The cart slid back, around, angled for the door. The lights flared on. The vault door went into lock-down. It slammed closed with an earthquake. The bolts fired into place. Wraith dove out, away, only barely avoided being crushed. Everything happened so fast Widow was stunned. Before she could react, she was locked in the vault.
A voice sounded somewhere overhead, “Send your Doe my regards in hell.”
“What the fuck!?”
Smoke began pouring in. Acrid. Sulfur. Mixed with something like cyanide. Filling the room. Yellow. Stinking like hell.
“Shit.” She took a deeper breath, rubbernecked the vault. “Shit.”
Alina radioed in, “Wraith’s working on the door. You’ve got 30 seconds before the air’s too toxic to breathe. Get low. Slow your heart. Deep breaths. We’re getting you out.”
Widow was already coughing. Sulfur stung her eyes and nose. Cyanide burned her skin and lips. A slow, rolling laughter sounded above. Reality dimmed. Widow wanted to breathe, knew she was better off suffocating. Seconds passed like hours. She fought to push the cart to the vault door, almost completely unaware of it.
The world spun. She couldn’t help it now. She coughed, choked for air. Her breaths were fiery knives. Her eyes were blind from acid-tears streaming agony down her face. She stumbled, slumped against the cart.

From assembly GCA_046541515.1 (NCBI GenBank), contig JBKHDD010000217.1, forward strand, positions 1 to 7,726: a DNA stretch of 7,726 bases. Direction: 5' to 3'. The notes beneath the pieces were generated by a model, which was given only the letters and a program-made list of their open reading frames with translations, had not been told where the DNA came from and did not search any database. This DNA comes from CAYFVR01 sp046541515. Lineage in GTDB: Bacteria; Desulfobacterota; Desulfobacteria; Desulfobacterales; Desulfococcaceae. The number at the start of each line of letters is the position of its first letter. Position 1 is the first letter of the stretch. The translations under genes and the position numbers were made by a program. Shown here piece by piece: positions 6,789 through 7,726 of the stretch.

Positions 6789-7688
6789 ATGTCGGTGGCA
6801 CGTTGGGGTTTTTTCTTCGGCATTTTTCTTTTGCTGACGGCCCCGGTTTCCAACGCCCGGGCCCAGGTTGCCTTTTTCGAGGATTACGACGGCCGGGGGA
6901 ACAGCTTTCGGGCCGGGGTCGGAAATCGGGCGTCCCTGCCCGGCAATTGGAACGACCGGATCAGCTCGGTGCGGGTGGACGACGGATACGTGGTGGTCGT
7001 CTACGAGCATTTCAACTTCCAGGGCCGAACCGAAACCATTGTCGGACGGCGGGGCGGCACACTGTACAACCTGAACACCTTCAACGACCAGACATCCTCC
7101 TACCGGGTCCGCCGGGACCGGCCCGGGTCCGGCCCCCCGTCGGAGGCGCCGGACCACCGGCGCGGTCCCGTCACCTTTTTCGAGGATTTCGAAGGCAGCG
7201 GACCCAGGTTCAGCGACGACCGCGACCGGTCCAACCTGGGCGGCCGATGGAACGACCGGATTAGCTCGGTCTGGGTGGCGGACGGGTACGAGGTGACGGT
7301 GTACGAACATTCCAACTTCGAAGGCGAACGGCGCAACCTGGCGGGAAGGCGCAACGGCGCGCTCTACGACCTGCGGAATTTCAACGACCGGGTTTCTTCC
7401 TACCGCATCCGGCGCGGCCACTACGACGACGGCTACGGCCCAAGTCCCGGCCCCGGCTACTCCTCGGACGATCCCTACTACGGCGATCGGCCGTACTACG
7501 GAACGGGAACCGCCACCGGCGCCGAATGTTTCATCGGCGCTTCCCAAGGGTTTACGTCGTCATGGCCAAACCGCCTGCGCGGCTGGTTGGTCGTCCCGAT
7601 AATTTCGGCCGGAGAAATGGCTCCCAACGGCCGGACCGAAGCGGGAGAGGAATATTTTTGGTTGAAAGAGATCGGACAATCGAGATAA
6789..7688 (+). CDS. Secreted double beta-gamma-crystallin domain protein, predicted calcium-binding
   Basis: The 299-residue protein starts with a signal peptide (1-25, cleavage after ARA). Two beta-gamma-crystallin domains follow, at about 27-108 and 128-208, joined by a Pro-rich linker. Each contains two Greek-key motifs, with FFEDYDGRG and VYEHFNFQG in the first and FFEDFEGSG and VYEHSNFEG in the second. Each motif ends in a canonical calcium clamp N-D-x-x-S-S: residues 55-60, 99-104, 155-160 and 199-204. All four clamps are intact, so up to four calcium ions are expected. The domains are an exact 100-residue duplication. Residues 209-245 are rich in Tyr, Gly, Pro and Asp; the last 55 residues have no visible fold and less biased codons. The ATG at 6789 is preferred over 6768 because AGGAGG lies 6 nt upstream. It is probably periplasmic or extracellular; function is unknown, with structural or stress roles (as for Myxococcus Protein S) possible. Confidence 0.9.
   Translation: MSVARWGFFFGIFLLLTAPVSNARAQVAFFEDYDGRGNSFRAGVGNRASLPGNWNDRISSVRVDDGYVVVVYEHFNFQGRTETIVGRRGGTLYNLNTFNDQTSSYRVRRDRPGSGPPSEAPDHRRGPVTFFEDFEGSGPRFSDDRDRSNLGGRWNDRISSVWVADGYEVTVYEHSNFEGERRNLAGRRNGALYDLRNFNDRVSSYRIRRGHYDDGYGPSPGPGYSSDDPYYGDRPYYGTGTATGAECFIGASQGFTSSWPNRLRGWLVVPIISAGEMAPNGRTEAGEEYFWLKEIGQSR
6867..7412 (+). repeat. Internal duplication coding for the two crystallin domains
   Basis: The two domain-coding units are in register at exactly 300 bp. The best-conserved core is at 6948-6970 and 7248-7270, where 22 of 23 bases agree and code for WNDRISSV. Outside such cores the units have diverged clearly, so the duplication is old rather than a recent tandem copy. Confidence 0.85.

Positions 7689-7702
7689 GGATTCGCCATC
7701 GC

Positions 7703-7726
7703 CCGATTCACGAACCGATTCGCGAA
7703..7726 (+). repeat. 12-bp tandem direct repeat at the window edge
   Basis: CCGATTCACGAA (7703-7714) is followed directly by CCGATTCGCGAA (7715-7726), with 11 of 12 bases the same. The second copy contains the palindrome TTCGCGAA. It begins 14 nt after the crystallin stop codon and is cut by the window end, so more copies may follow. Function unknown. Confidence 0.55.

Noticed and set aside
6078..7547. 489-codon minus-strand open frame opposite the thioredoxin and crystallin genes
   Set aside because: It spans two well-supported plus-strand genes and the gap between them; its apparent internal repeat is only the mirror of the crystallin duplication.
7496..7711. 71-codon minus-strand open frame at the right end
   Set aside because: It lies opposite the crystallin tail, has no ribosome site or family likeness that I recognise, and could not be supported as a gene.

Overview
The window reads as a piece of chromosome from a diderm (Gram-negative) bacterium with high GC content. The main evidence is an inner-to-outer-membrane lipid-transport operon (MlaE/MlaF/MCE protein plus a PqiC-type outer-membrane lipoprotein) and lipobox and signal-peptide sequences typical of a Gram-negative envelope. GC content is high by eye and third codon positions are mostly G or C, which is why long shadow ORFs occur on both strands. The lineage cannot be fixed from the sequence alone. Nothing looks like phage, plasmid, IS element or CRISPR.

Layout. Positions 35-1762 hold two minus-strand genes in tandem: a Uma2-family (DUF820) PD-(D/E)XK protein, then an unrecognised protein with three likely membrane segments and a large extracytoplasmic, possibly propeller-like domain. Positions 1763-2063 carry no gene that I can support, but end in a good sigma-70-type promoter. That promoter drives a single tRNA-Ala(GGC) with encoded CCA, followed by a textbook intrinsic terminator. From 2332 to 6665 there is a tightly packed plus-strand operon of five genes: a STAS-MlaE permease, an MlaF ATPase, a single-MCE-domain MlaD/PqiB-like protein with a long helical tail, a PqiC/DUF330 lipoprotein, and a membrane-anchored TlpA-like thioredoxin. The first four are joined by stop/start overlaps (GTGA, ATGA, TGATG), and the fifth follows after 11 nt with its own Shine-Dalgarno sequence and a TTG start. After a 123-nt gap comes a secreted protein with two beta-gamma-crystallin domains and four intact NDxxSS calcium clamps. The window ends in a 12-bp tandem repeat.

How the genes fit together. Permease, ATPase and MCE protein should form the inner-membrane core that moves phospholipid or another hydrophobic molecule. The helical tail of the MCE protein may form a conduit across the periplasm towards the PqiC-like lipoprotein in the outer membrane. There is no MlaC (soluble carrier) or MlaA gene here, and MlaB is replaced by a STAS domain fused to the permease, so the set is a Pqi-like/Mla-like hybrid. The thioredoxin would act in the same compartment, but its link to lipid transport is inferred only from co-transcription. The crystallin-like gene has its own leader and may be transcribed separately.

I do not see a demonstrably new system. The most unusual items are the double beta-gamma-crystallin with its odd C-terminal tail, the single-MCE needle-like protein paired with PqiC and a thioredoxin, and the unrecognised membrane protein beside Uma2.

Reality flashed past:
The vault door, open. She writhed, floating. Metal-panels. Ceilings. Rolled past. Gunfire echoed nearby. Casings bounced off her boots, stung through her pants. She choked on sweet air, but reality still faded. The last thing she saw before losing total consciousness was the hovering flit of shadows.
She awoke to find Wraith standing over her, arms crossed. Alina’s bright eyes were dark beneath their sockets, but wide in relief.
Widow didn’t need Wraith to speak to hear his, “no shit.”
“Hey. You alright?”
Wraith started shining a light in her eyes. She smacked it away, “Get that fuckin’ thing outta’ my face–”
“I know who you are,” Widow said, finding herself inexplicably pissed. “The fuck happened?”
“Doe screwed us,” Alina said. The “no shit” air returned. Ali headed it off. “Sent us in figuring we wouldn’t have a hope in hell. Then hoped if we did, we’d still hand over the data.”
“And? Did we get it?” Widow asked easing herself up.
She found herself home, at the divest of dives, something they called The Grobe. It was like if someone built a hotel to be condemned, never got around to finishing it, then by some quirk of fate, it ended up that anyhow.
Wraith smiled, “Yeah, but we didn’t hand it over.”
“What!? Why?” Widow choked, fearing for their reputation.
“Fuck ‘im. Tried to play us with bad intel. No crew worth their salt would blame us.”
Alina added, “And it’s a message to the other Does that we won’t take being screwed.”
The room slid into silence. Widow slowly tried to reconcile facts, that against all odds, she was alive. She shook off the last of her fatigue and sat up on the edge of her bed. “So what happened to the creds?”
More silence. This time Alina and Wraith share a wickedly smug grin. Suddenly, she knew why.
And she grinned too.